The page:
“Your opportunity is going to come sooner or later, you just got to be ready when it comes. It’s been a blessing to get a chance here in Memphis and get that opportunity to contribute,” Dorsey told Basketball Insiders. “I bring a scoring threat, I’m a facilitator, and I can defend. I bring that every night, I go out there and play hard.”

Dorsey grew up in Los Angeles, graduating from Maranatha High School in nearby Pasadena. His ability to score was on display as far back as then when he led both St. John Bosco and Maranatha to California state championships and won the 2015 Gatorade CA State Player of the Year.

Many of the league’s top players hail from the golden state, so it should probably come as no surprise that Dorsey’s talent is translating well to the NBA.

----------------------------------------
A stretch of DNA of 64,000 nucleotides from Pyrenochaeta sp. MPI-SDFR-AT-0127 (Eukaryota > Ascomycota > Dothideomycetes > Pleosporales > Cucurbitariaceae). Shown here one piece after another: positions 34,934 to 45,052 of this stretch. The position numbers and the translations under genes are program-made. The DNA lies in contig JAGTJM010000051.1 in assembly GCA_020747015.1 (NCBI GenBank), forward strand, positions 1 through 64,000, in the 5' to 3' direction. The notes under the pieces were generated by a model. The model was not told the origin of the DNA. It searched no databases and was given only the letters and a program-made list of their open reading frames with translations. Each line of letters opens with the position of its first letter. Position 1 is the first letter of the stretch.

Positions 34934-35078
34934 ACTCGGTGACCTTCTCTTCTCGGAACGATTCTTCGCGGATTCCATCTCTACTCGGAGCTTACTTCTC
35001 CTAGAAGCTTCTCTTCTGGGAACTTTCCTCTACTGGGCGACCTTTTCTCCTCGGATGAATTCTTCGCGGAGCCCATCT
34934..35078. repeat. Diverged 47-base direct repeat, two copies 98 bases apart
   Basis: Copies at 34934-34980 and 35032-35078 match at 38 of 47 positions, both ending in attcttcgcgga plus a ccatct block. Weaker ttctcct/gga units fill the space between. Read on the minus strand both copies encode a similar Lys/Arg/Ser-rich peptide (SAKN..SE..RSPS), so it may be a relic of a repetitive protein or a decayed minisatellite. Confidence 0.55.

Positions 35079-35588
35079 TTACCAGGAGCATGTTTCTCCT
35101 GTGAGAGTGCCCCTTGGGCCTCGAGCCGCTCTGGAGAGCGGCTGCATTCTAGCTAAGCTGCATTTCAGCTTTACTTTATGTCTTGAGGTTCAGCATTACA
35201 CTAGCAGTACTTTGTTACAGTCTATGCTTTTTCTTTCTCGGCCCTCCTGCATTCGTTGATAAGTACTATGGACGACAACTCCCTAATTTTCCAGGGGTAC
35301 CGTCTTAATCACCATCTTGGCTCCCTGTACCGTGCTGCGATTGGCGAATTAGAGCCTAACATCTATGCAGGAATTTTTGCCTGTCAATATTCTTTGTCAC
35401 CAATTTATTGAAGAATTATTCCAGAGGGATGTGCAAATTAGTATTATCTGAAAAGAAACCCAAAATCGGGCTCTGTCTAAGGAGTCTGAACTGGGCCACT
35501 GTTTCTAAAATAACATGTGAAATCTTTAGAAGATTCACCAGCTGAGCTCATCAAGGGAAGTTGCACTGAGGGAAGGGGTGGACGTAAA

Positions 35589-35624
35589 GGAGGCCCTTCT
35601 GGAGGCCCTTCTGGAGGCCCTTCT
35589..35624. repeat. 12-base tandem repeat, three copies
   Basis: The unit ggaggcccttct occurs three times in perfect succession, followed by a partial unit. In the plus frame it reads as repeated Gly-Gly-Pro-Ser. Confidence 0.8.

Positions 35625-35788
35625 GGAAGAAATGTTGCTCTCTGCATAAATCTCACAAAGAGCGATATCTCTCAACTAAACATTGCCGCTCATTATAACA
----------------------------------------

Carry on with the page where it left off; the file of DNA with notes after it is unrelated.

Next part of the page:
“The west coast got a lot of good basketball players. You look around the league, a lot of the top players are from Los Angeles or from the west coast and California,” Dorsey told Basketball Insiders. “I think L.A. basketball is pretty good every year, a lot of good players coming out of high school and college.”

Carter, on the other hand, wasn’t noticed based on his scoring prowess, but for his ability on the other side of the ball. At West Virginia, he was a two-time NABC Defensive Player of the Year, as well as the Naismith Defensive Player of the Year.

His college coach Bob Huggins recounted a story to reporters last year at the NCAA Tournament in which he remembered seeing Carter for the first time at an AAU tournament. He recalled Carter employing a press at eight in the morning and knew right away he wanted him at West Virginia.

Prior to Carter’s arrival, Memphis had adopted a mentality of “Grit and Grind.” His skill set seemed a perfect fit with the team, and when given the opportunity, he displayed some of that defensive intensity.

“That’s always been a part of who I am. I just try to stop my man and put some pressure on them on the defensive end,” Carter told Basketball Insiders. “I can be a facilitator, guard, and just help the team in any way that I can.”